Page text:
Within the last few days, it has been a great relief to learn that at least some reprieve has been afforded to firefighters, civilians and animals alike in some areas of Australia affected by the bushfires as a result of intense thunderstorms and powerful rain. 


While this news was joyfully reported, we are reminded of the utter lack of reporting which occurred in the early stages of the horrific wildfires. The absence of coverage on global media inspired the hashtag #AustraliaFires on Twitter, which soon spread to other social media sites, as a cry for help and global media attention.


But why was this even necessary? Hundreds of people compared the Australian bushfires to the Amazonian wildfires that occurred a few months ago, which was itself lamented for lack of media coverage in stark contrast to the fire in Notre Dame Cathedral in August 2019. Such a comparison was made in the current context also. 




The world was made aware of the Notre Dame catastrophe within three minutes of the Cathedral first igniting whereas it took weeks for the world to truly pay some attention to this Australian tragedy. 


One can also note the markedly fewer public declarations of big donations from the super-rich (billionaires). Of course, many Australian celebrities, including Chris Hemsworth who donated $1m to the relief effort, have pledged to donate; Amazon has pledged $1m to support the wildfire victims and Australian billionaires have collectively pledged at least $54m to wildfire relief efforts – but can this really be compared to the billionaires simply queuing up in their droves to help Notre Dame, when £650m was raised in a matter of days? Indeed, the $1m offered by Amazon is less than Jeff Bezos made every five minutes in 2018.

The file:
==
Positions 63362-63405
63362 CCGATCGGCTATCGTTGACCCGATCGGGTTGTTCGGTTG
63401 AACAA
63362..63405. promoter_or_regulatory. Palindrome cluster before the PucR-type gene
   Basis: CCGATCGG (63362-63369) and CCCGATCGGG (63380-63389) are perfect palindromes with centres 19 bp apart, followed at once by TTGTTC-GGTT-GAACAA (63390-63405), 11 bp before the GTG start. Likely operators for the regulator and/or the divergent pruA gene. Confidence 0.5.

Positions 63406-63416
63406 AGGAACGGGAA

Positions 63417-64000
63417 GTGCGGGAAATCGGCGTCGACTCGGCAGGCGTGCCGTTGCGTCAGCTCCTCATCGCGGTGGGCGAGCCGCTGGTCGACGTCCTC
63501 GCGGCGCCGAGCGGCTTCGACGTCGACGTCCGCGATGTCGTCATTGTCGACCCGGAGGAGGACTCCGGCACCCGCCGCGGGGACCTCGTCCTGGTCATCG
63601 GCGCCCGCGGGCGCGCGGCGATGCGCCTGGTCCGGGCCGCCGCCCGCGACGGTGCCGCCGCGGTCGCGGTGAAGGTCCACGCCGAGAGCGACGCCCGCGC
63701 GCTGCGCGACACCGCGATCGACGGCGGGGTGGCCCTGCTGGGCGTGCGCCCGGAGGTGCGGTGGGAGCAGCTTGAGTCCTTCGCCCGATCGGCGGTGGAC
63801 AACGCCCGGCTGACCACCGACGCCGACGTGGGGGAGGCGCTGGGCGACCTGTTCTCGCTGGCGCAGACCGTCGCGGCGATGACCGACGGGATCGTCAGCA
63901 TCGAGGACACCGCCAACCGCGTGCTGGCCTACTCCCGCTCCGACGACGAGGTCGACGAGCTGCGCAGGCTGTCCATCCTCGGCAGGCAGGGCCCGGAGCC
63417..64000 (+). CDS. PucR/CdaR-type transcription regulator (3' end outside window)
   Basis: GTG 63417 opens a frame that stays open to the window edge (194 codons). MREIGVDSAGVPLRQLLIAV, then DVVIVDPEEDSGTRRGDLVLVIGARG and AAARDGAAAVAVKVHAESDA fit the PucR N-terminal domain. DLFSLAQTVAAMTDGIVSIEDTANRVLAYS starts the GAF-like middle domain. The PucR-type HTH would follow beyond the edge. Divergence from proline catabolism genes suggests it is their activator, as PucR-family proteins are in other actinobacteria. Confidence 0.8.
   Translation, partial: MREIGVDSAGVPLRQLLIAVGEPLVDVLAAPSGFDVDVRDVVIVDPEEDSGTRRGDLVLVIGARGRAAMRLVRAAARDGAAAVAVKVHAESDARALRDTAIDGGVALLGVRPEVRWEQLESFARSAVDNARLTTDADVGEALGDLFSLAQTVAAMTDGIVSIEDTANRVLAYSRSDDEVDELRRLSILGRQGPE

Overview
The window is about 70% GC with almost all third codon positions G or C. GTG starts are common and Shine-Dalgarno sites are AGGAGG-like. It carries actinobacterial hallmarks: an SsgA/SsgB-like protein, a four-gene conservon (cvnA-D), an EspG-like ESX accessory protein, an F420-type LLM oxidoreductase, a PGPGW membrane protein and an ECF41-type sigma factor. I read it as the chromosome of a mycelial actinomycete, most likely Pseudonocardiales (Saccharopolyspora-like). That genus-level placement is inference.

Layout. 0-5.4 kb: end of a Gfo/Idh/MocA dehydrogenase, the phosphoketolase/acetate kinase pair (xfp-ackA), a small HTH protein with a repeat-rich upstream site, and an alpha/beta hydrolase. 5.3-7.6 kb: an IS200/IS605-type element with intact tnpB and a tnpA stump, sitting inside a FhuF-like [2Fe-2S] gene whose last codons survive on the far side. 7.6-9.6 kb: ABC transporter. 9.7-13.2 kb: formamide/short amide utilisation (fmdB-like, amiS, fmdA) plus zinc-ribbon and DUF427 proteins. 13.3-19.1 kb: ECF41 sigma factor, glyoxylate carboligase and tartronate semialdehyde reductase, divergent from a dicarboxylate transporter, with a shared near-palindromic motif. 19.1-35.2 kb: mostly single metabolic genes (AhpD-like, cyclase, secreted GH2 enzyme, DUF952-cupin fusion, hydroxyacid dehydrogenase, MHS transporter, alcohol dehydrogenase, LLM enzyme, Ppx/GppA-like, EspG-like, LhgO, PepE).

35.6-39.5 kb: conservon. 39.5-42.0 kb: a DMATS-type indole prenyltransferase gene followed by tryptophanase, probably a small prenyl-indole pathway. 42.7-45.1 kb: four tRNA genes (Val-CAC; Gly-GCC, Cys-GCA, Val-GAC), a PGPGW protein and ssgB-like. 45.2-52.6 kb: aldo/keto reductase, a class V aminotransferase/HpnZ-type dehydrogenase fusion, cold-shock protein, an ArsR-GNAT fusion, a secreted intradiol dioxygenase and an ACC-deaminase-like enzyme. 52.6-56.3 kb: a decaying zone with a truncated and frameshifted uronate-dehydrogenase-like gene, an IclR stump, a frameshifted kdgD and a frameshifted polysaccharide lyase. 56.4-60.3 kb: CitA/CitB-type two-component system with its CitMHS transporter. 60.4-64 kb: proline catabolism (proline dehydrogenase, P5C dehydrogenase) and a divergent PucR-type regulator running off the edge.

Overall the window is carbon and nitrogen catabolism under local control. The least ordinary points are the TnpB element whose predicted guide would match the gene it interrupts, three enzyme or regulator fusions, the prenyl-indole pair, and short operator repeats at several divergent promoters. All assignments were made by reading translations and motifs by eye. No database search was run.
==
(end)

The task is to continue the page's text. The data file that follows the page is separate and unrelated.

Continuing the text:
Comedian Celeste Barber criticised billionaires for this seeming double standard: “Remember when Notre Dame burnt down – very sad, don’t get me wrong, RIP Notre Dame, history, building. And something like billions of dollars was raised, by I think a handful of people. Where are those people now?”


What is thought to be causing this lack of coverage and the lack of billionaire donations? One reason might be the classic climate-change controversy in that certain news outlets are reluctant to draw attention to this apparently political debate or to allude to the fact that global warming is, in fact, raring to go – and perhaps billionaires whose businesses have a huge carbon footprint are equally hesitant. Another reason could be the rural and sparsely populated areas which are affected by the fires, in comparison with a well-known landmark in a world-famous city. Maybe this even harks back to an inherent affiliation with concrete historical artefacts and artwork present in the Cathedral and less obviously so in rural Australia. Regardless, one cannot help but note the obvious and potent disparity between the difference in reporting of one tragedy compared to another.


The flawed reasoning for these disparities do not make their consequences any less devastating. As Francis Maxwell pointed out, in relation to the Amazonian fires, but still relevant here: “The difference [between the Notre Dame fires and the Australian bushfires] is, we don’t get to build a new earth. When it’s gone, it’s gone.”



Photo by eyeweed



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